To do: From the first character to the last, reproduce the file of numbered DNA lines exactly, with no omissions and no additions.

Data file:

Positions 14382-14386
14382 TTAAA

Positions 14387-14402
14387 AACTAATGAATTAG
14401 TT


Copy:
Positions 14382-14386
14382 TTAAA

Positions 14387-14402
14387 AACTAATGAATTAG
14401 TT